Despite the fact that having a Gay Straight Alliance or GSA causes a noticeable decrease in bullying for both LGBT and straight students, schools are often resistant to starting one. But one middle school girl in Oscala Florida, is taking her school to task for it: Hannah Faughnan has been trying to start a GSA since 2013 and recently testified about the issue in federal court. And her testimony is pretty great. So what were you doing in middle school?
Faughnan first tried to get her school to sign off on an official GSA in fall of the 2013-2014 school year; however, administrators refused to approve the club due to a newly revised club policy. The ACLU contends that this new policy, which is ostensibly meant to streamline the approval process and limit the number of clubs not tied to the school's curriculum, is actually part of an effort by school officials to intentionally keep LGBT-friendly groups like a GSA from forming. At least, that's part of the argument they're making in District Court in their suit against the school.
As part of the suit, Faughnan testified about her efforts to start a GSA, which she points out can help bullied teens. "Bullying is a very, very difficult problem, and it's a problem for everyone," she said. "It's kind of like snowflakes — no one case is like the other, and the GSA finds ways to solve these issues."
Which is not only a good approach, but a fantastic metaphor. Especially since, you know, if there's enough bullying going on you can wind up buried in it.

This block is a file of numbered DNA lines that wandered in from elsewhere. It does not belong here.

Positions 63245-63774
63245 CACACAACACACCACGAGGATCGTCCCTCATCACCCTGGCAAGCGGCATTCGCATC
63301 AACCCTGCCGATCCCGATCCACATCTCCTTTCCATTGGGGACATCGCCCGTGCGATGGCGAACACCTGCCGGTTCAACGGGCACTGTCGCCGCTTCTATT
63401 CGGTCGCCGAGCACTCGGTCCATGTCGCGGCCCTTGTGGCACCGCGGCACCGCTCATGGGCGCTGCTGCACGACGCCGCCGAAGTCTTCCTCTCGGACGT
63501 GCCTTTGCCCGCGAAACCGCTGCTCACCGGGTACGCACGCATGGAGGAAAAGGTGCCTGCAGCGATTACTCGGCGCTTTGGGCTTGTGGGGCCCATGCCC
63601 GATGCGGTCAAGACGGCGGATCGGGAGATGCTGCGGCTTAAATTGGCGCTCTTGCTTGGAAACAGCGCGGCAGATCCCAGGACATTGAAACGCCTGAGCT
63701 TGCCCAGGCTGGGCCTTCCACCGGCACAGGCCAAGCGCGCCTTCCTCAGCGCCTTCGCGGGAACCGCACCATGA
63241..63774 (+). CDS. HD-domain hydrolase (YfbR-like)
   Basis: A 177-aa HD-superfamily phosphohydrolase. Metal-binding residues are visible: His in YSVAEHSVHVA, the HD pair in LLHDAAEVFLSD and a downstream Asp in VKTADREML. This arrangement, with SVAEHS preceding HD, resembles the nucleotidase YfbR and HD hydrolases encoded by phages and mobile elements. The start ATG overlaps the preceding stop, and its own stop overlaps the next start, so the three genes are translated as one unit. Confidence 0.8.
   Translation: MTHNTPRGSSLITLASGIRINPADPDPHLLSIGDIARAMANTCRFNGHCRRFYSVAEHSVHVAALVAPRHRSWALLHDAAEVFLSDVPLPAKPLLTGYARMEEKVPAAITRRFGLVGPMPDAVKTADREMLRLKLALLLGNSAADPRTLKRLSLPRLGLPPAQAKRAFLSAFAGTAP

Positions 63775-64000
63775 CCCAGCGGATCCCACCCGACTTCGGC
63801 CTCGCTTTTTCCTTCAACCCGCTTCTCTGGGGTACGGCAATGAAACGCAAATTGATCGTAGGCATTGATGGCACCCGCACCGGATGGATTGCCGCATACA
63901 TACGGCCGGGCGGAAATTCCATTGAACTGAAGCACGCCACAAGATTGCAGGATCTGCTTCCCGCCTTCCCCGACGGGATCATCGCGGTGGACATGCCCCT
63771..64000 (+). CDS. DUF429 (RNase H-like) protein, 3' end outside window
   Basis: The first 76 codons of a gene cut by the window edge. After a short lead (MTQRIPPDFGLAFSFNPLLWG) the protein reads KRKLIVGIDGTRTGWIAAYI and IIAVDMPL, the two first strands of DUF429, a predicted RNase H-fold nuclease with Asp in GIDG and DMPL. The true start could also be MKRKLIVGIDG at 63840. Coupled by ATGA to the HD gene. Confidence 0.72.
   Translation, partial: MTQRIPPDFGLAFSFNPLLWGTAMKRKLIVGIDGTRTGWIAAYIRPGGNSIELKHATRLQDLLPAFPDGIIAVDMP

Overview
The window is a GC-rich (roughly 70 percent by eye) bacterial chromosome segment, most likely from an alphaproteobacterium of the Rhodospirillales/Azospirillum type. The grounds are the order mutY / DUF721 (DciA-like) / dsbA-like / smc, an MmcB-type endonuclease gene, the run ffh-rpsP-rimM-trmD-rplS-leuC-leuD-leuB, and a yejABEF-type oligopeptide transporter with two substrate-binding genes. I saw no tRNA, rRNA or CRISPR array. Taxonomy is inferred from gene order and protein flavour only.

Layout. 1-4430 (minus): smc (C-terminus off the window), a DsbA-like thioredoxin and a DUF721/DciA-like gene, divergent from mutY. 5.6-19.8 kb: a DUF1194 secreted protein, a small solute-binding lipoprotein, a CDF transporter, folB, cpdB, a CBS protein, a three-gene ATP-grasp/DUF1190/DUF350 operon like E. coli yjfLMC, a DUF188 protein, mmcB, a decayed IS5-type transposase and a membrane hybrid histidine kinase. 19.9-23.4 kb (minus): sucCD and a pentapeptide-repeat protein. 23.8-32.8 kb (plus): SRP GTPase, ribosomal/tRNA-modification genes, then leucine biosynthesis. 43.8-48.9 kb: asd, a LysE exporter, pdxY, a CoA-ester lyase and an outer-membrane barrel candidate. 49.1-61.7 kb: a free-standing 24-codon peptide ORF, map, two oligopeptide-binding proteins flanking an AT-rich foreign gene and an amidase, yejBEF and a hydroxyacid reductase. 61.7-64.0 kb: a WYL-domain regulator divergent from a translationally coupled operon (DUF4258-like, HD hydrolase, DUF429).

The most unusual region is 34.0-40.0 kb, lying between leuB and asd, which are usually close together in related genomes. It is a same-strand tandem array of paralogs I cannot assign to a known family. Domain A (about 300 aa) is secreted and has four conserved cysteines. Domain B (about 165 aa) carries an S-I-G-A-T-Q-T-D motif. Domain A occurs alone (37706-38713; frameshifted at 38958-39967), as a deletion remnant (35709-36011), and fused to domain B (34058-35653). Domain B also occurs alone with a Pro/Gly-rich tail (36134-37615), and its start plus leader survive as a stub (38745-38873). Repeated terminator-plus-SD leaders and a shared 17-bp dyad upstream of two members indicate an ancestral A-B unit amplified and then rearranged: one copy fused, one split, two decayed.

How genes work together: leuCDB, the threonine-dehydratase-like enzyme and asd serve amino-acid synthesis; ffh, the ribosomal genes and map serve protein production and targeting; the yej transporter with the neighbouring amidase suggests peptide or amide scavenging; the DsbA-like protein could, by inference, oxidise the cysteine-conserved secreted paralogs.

Oh, and did I mention that Faughnan testified while in a rainbow colored bow tie? I officially love this girl.
Despite the fact that many political aspects of the LGBT movement, such as marriage equality and anti-discrimination laws, have made terrific progress in recent years, all too often LGBT youths find themselves victims of bullying and intolerance. And as we've already seen this year, these things can have tragic consequences. This is why it's so important for kids to have safe spaces where they can talk about their troubles and get support. Ideally, that safe space would be the whole world — but until we get to that point, it's not that unreasonable to ask for a school club at minimum. In fact, it kind of boggles my brain that people have to fight this hard for something so comparatively small. I mean, a GSA can have a huge impact on a school, yes, but it's not like they suck up a lot of resources.
Hopefully, the ACLU's case will win out and Faughnan will be successful in her quest to start a GSA at Carver Middle School. Because GSA really seems like the least any school can do for its LGBT students.